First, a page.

Nigeria probes Christmas carnage

2011-12-26 12:40
Abuja - Nigeria on Monday probed a wave of Christmas Day bomb attacks that killed at least 40 and was blamed on Islamists, including one blast that ripped through a crowd of worshippers exiting mass.

The government blamed Islamist sect Boko Haram for three attacks on Sunday, including bomb explosions at two churches -- the deadliest as Christmas mass ended near the capital Abuja -- and a suicide attack in the northeast.

A third church was targeted in the northeast on Christmas Eve, but no one was reported killed. Residents reported another explosion near a church in the north-eastern city of Maiduguri late Sunday, but an army spokesman denied it.

Condemnation

The attack at St. Theresa Catholic Church in Madalla outside Abuja killed at least 35 and left a gruesome scene, with rescuers picking up body parts and putting them in plastic bags while emergency workers pleaded for ambulances.

Some of the wounded, including one man whose entrails protruded from his body, ran toward a priest for final blessings.

The attacks drew widespread condemnation, including from UN chief Ban Ki-moon, the United States and Britain.

Authorities and officials pledged to bring the attackers to justice, but the government in Africa's most populous nation has so far been unable to stop the Islamists, whose attacks have grown increasingly sophisticated and deadly.

President Goodluck Jonathan condemned the violence and his national security adviser called it "unnecessary bloodletting by a group whose objectives are not in consonance with any genuine religious tenants."


Conflicting accounts

While the government blamed Boko Haram and a purported spokesman for the sect claimed responsibility for the violence, conflicting accounts emerged of both the investigation and the attack in Madalla.

A spokesman for police in Niger state, where Madalla is located, said on Monday that authorities had not yet determined who was behind the attack.

"We are looking beyond Boko Haram because other people bent on destabilising the government might be doing these things in the name of Boko Haram," said Richard Oguche.

Describing the attack, National Security Adviser Owoye Azazi said attackers threw improvised explosive devices from a moving vehicle in Madalla, adding that "two of the criminals had been apprehended, caught in action."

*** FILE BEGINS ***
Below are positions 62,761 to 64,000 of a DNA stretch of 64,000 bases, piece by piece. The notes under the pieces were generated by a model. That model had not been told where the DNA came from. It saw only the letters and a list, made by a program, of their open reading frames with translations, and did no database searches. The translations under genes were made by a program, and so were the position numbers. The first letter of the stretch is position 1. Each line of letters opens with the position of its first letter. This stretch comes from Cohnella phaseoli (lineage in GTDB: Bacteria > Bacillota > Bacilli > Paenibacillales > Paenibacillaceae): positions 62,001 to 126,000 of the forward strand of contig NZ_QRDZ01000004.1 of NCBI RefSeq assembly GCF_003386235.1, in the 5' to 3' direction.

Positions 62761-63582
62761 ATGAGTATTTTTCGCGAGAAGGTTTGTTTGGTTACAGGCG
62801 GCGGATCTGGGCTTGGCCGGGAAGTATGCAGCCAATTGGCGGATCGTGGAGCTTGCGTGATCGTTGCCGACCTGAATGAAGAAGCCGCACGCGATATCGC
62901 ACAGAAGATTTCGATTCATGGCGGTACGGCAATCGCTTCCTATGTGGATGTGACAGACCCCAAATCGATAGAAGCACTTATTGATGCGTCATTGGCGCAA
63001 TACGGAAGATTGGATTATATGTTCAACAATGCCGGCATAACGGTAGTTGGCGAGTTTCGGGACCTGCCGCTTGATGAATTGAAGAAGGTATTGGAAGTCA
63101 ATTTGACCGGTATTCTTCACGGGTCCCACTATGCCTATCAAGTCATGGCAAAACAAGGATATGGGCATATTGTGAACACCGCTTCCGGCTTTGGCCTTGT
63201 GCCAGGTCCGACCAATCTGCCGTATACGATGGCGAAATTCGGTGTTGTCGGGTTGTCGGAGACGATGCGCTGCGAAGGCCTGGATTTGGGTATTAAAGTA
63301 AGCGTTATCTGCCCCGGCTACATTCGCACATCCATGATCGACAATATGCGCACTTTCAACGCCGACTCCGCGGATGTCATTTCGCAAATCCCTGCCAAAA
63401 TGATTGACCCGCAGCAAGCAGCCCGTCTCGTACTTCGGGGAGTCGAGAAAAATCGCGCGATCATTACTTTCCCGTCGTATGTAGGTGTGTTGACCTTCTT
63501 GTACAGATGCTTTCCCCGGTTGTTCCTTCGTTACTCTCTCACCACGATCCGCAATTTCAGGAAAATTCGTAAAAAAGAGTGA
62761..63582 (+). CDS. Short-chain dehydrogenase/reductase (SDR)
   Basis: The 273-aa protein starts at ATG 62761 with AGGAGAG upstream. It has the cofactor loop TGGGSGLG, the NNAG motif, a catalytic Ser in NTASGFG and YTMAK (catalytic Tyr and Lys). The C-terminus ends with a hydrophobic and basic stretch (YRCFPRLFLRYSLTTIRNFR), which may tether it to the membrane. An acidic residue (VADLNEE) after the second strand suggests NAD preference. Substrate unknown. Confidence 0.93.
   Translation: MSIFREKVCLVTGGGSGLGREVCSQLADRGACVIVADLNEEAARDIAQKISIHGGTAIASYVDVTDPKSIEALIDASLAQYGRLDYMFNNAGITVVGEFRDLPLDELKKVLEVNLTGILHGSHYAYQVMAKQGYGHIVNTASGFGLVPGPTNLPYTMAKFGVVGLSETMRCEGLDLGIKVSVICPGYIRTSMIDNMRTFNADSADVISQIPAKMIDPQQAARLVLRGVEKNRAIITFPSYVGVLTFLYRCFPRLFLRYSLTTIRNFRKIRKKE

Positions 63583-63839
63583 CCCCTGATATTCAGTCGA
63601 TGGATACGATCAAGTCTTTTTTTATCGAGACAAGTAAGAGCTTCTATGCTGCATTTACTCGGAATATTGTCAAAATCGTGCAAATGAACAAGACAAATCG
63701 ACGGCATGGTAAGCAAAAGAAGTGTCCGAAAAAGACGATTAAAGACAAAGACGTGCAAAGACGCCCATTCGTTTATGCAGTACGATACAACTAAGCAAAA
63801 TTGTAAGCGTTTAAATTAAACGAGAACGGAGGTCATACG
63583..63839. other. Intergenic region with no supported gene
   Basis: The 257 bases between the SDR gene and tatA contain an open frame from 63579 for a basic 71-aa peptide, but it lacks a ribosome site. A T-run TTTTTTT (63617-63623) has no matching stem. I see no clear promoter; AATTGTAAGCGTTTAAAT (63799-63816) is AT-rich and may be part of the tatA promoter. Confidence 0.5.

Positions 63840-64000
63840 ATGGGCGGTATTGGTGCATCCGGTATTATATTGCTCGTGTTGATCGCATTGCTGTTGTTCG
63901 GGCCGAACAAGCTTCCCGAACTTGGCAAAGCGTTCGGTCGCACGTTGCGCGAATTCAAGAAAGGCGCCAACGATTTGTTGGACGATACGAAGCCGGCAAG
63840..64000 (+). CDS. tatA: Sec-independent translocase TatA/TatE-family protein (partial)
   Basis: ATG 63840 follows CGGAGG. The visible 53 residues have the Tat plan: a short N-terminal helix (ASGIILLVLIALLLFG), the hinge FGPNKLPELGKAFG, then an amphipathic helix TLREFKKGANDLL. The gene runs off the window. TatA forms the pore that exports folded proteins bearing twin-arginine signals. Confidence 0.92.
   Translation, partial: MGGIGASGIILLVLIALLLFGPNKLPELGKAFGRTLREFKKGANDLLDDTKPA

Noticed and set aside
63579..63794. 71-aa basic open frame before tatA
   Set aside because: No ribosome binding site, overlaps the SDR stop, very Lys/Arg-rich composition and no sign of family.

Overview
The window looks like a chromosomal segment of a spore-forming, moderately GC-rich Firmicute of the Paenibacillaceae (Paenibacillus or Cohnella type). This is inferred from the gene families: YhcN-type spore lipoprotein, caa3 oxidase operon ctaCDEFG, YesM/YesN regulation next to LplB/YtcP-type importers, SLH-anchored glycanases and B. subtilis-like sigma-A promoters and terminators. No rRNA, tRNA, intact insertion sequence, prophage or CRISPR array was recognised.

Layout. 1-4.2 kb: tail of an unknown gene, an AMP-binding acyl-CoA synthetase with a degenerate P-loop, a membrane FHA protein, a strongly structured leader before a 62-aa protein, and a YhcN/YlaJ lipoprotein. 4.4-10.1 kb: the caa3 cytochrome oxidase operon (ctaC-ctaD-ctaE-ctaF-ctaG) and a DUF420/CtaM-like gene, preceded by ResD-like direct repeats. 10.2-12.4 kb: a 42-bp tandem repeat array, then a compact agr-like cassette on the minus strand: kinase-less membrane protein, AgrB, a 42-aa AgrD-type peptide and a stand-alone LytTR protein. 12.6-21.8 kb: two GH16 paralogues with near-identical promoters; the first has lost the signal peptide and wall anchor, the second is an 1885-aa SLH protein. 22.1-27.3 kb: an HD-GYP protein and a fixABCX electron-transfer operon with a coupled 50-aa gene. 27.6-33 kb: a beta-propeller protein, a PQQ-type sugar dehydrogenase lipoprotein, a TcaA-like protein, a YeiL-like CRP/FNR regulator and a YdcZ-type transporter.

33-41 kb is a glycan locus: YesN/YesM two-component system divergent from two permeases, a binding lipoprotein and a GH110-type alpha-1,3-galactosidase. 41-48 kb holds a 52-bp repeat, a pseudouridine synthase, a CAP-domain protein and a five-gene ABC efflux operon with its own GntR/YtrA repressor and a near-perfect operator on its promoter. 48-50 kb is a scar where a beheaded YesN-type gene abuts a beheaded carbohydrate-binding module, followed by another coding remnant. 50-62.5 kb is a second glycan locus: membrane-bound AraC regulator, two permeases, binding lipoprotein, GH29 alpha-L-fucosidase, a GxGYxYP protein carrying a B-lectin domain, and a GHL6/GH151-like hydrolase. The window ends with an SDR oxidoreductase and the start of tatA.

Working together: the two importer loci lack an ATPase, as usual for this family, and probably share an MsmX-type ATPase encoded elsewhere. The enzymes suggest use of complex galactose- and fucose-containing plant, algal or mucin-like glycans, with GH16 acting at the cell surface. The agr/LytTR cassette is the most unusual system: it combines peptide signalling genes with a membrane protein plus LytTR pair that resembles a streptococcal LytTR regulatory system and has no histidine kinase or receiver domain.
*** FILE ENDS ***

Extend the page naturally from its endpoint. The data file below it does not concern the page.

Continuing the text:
Oguche said no one was arrested and the blast occurred after a minibus pulled up near the church. He added that three police officers were among those killed.

"It was just about the time people were leaving the church and there was a (minibus)," said Oguche.

"There were three police officers at the gate and they were trying to prevent those people from coming in. There was an argument and in the process the thing exploded."

Police fire

The attack sparked further chaos in the area, with angry youths setting fires and threatening to rush a police station. Police fired into the air to disperse them and cleared a road for rescue workers.

Other explosions occurred in the central city of Jos, where a church was targeted and policeman was killed in a resulting shootout, and in the north-eastern city of Damaturu, where authorities have clashed with Islamists in recent days.

A suicide blast occurred in Damaturu when the bomber sought to ram into a military convoy in front of a secret police office, killing himself and three security agents. Sporadic gunfire broke out in the city on Sunday afternoon.

In Damaturu on Monday, hundreds of residents were seeking to flee, lining up at taxi and bus stands, seeking to take advantage of the momentary calm in the tense and violence-torn city.

Boko Haram had also claimed responsibility for a deadly wave of attacks in the Jos region on Christmas Eve last year.

Violence blamed on Boko Haram has steadily worsened in recent months, with bomb blasts becoming more frequent and increasingly sophisticated and death tolls climbing.

There has been intense speculation over whether Boko Haram has links with outside extremist groups, including Al-Qaeda's north African branch. It is believed to have a number of factions with varying aims.

Nigeria, Africa's largest oil producer and most populous nation with 160 million people, is roughly divided between a mainly Muslim north and predominately Christian south.

Read more on:    boko haram  |  nigeria

Join the conversation!

24.com encourages commentary submitted via MyNews24. Contributions of 200 words or more will be considered for publication.

We reserve editorial discretion to decide what will be published.
Read our comments policy for guidelines on contributions.
NEXT ON NEWS24X

24.com publishes all comments posted on articles provided that they adhere to our Comments Policy. Should you wish to report a comment for editorial review, please do so by clicking the 'Report Comment' button to the right of each comment.

Comment on this story
10 comments
Comments have been closed for this article.

Inside News24

 
/News

Book flights

Compare, Book, Fly

Traffic Alerts
There are new stories on the homepage. Click here to see them.
 
English
Afrikaans
isiZulu

Hello 

Create Profile

Creating your profile will enable you to submit photos and stories to get published on News24.


Please provide a username for your profile page:

This username must be unique, cannot be edited and will be used in the URL to your profile page across the entire 24.com network.

Settings

Location Settings

News24 allows you to edit the display of certain components based on a location. If you wish to personalise the page based on your preferences, please select a location for each component and click "Submit" in order for the changes to take affect.




Facebook Sign-In

Hi News addict,

Join the News24 Community to be involved in breaking the news.

Log in with Facebook to comment and personalise news, weather and listings.